Only seemingly formulaic, Things To Do In Denver When You’re Dead is a crime thriller with a twist and strong noir vibes. There’s something about it that makes it very memorable and I can’t quite figure out what. The best bet would be the well-developed characters played by an ensemble cast. However, underneath the main story is this raging current of emotions that’s visible only at times. Potent, disturbing, and visceral, it explores the concepts of power, death and a life lived well. All of them are always running in the back of our minds and this movie pulls them a little closer to the surface. But more about that later. First, you will have to get through the opening twenty minutes that are the weakest point of this movie. It gets progressively better, trust me.
The story in Things To Do In Denver When You’re Dead is a familiar one. We have a charismatic criminal trying to go legit pulled once more into the fray. He has to get the old band together to pull off this simple and highly lucrative job. As you might imagine, things will not go as smoothly as they imagined. And while there are some strong Tarantino vibes here, especially with the dialogue and general storytelling, the bulk of the movie is authentic. The atmosphere transitions back and forth from brooding to casually nihilistic. The entire movie feels like some sort of a dark mafia fairy tale. A tale that you will either love or hate, without much middle ground.
Jimmy The Saint is a smooth and charismatic former criminal now running a legit business. He’s providing services for the terminally ill, videotaping their last words for friends and family. However, the business has not been good for some time and Jimmy had to borrow some money. This led him back to his old mafia boss “The Man With The Plan”. It just so happens that he has a job for him. A simple and easy job that will still require Jimmy The Saint to get in touch with his old crew…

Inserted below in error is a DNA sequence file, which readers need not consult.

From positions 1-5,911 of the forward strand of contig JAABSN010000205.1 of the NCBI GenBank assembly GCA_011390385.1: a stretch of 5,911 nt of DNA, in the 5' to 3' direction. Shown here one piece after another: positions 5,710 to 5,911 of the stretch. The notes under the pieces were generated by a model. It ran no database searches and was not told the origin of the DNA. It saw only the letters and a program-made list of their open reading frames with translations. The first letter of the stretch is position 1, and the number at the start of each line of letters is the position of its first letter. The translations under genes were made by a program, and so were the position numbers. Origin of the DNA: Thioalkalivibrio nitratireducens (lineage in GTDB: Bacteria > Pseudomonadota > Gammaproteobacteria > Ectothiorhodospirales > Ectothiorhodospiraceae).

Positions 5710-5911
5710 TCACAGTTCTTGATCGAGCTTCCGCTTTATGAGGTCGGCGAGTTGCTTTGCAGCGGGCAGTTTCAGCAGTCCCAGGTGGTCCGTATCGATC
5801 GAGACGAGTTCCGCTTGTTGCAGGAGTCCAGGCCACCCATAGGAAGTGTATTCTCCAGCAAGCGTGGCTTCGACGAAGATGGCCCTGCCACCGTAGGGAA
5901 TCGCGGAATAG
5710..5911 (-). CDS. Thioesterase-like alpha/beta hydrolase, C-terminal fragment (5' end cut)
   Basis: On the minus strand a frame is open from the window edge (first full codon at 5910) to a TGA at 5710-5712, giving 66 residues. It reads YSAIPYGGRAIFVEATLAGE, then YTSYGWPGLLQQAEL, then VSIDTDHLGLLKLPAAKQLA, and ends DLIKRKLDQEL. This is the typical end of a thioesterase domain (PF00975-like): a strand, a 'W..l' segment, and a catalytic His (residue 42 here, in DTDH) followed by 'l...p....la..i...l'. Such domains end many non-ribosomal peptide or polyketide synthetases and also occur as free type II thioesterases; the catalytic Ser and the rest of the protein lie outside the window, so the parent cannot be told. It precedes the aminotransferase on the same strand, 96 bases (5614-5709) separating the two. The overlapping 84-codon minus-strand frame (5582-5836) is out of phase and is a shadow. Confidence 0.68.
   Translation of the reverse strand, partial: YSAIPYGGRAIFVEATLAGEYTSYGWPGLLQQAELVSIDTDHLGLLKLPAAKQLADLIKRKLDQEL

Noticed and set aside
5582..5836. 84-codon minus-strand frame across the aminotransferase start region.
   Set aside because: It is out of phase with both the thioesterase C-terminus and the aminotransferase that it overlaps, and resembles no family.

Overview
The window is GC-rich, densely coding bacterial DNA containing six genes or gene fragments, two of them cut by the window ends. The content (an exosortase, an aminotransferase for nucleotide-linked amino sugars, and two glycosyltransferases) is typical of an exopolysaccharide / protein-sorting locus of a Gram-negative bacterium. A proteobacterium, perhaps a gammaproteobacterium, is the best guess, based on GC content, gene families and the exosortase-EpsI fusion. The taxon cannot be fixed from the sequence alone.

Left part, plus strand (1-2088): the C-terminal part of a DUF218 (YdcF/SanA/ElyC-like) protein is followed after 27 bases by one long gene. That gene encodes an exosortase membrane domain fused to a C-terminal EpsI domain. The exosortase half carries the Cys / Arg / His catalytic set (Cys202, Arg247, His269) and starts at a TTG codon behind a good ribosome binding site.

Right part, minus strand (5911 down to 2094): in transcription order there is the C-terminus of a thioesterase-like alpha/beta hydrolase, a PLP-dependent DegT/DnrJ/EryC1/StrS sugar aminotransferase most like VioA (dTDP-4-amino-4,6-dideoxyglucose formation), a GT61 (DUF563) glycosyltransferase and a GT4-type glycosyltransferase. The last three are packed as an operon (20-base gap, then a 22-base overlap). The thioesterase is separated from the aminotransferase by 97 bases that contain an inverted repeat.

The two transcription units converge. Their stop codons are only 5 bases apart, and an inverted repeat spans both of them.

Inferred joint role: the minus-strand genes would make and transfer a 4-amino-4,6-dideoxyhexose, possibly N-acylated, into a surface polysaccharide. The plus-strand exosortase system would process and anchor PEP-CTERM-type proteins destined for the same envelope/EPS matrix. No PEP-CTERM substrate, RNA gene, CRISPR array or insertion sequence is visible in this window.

Can a movie where Steve Buscemi plays an extremely skilled hitman called Mr. Shhh be all that bad? I mean the forced dialogue was a problem at times, unlike in Tarantino’s films where he’s able to get away with it. This is simply not how people talk but this is how you daydream you would be able to talk. I also had trouble figuring out why there was so much anti-gay stuff in here. I mean, they sure love playing with “dangerous” topics like disability, pedophilia, murder, and death. But that still doesn’t explain why the characters felt the need to bash gays so much. I guess they were trying too hard to be edgy and controversial and it messed with the atmosphere so hard.
However, once we start meeting the crew, you can’t help but get drawn in. They are diverse, fucked up, and above all, fun and entertaining guys. The subdued machismo is oozing from every reference and scene. Buckwheats my friend, it’s buckwheats for you! This is also an ode to the old-school wise guys, criminals with the code reminiscing about the good old days. The storytelling may be clunky but it has an honest feel to it. And if you like this sort of movie, you will know to appreciate that. You might wanna check out The Immortals if you like this sort of thing.
Finally, I have to right some wrongs. I first saw Things To Do In Denver When You’re Dead when I was in my teens. Back then, it felt like a much darker and grittier experience. However, one character, one actor, one story, and one nickname stayed with me throughout the years. From that point on, Treat Williams was Pieces and every time I mentioned him either here or in life I would call him that. In reality, his nickname here is Critical Bill while Christopher Lloyd’s character is called Pieces. To find out why I remembered that story and why I mistakenly called him that, you will have to check out this solid and pretty dark thriller. Enjoy.
Director: Gary Fleder
Writer: Scott Rosenberg
Cast: Andy Garcia, Christopher Walken, Christopher Lloyd, William Forsythe, Bill Nunn, Treat Williams, Fairuza Balk
Fun Facts: Screenwriter Scott Rosenberg created the distinctive slang-based vocabulary used by the characters in the film by mixing Vietnam slang and biker slang, and adding in some of his own original diction.